Create an Open Graph image engine in just 4 steps

by Kartik Chaturvedi

January 24, 2022

The Open Graph protocol is an open standard of website metadata for easy parsing by search engines, messaging apps, and social networks.

The most popular Open Graph metadata attribute is the Open Graph image - a graphic shown alongside links to a webpage as a preview. When shared, pages with Open Graph images are more engaging and appear more professional. Any websites without such image metadata appear with gray boxes or generic icons that don't stand out.

While the idea of Open Graph images was to give a simple preview as a supplement to other information about the linked webpage URL, the trend has shifted to make Open Graph images the primary attribute being shared. This is clear when we see Open Graph images including large text, logos, colorful backgrounds, reading times, publish dates, and even more! The best Open Graph images today give users a feel for the website before they even visit the associated webpage.

So let's make a dynamic Open Graph image generator that you can use for your websites!

Frameworks

We'll be using NextJS to build our site and Open Graph image layout, Tailwind CSS to style everything, and Vercel to deploy the site as well as our serverless Open Graph generator function. Of course, we'll also use a few NPM packages along the way, such as chrome-aws-lambda.

Setup

Let's spin up a NextJS app. If you already have a NextJS app, you can skip this step.

Terminal
> npx create-next-app open-graph-generator

Let's set up Tailwind CSS to make styling easier. Again, you can skip this step if you already have a CSS framework set up.

Install Tailwind CSS and its dependencies:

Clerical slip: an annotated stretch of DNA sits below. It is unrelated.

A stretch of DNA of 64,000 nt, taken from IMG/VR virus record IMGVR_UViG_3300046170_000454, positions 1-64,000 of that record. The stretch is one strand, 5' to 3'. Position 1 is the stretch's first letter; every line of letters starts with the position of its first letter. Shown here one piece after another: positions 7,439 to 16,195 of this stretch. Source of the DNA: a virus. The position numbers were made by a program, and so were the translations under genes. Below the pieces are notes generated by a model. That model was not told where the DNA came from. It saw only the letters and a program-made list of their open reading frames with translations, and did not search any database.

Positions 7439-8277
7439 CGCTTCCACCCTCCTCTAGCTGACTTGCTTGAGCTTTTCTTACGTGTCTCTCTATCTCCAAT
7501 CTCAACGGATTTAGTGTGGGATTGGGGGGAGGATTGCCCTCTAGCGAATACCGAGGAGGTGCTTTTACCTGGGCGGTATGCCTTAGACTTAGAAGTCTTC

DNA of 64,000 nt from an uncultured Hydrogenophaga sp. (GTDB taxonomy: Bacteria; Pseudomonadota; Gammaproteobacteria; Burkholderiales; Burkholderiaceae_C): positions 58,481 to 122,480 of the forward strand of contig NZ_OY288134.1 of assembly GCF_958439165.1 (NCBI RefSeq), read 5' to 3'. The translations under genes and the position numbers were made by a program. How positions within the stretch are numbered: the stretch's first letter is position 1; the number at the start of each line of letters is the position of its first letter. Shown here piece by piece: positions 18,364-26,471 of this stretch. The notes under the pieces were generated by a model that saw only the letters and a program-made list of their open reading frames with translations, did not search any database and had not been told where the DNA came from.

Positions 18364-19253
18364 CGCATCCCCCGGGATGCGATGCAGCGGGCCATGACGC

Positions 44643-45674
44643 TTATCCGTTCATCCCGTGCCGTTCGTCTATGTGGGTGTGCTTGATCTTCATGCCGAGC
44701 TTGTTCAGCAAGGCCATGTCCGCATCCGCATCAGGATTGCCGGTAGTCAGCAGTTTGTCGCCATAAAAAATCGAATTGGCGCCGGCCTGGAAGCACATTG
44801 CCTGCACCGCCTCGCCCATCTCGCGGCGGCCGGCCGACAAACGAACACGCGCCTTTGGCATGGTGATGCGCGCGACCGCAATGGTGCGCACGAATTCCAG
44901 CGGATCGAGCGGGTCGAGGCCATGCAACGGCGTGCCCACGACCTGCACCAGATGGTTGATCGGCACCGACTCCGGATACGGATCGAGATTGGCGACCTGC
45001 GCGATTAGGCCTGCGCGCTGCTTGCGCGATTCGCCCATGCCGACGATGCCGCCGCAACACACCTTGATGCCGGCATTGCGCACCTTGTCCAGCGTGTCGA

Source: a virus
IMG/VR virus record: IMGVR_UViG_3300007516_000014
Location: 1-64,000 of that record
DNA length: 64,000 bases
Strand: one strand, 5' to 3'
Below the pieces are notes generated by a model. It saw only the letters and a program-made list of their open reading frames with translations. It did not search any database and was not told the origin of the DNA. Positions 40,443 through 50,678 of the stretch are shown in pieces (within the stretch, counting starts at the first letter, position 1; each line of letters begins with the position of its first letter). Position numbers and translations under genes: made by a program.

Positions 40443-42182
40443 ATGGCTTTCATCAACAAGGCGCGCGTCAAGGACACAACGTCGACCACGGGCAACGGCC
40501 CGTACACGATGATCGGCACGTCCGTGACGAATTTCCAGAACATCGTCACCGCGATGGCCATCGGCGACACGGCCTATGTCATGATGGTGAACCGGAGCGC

Terminal
> cd open-graph-generator
> npm i -D tailwindcss postcss autoprefixer
> npx tailwindcss init -p

Add paths to the JSX files in Tailwind's config

/tailwind.config.js
module.exports = {
  content: [
    "./pages/**/*.{js,ts,jsx,tsx}",
    "./components/**/*.{js,ts,jsx,tsx}",
  ],
  theme: {
    extend: {},
  },
  plugins: [],
}

Add Tailwind to your styles file

/styles/globals.css
@tailwind base;
@tailwind components;
@tailwind utilities;

Create the layout

We'll build the UI first. If you have an idea for how your Open Graph image should look, great! If not, start with some basic elements and experiment! There's no wrong way to build your image.

Let's create a page for our Open Graph layout. A common size for OG images is 1200px by 630px, so we will use these dimensions for our bounds. Let's add a title, date, author, and a profile image.

/pages/opengraph.jsx
import { useRouter } from 'next/router'

export default function Opengraph() {
  const { query } = useRouter()
  const { title } = query

  return (
    <div className='w-[1200px] h-[630px]'>
      <div class='flex flex-col h-full items-center justify-between px-12 py-24'>
        <h1 class='text-7xl grow font-semibold'>{title}</h1>
        <img class='w-24 h-24 rounded-full mb-4' src='/profile.jpg' />
        <span class='text-3xl'>by Kartik Chaturvedi</span>
      </div>
    </div>
  )
}

You'll notice a few things with this code, so let's break them down.

First, yes you should use large font sizes! Webpage previews using Open Graph images are usually shown at small sizes (think of links in messages or inside a tweet). You can't easily zoom in on those images, so you want to make sure the design is clean and bold and text is legible.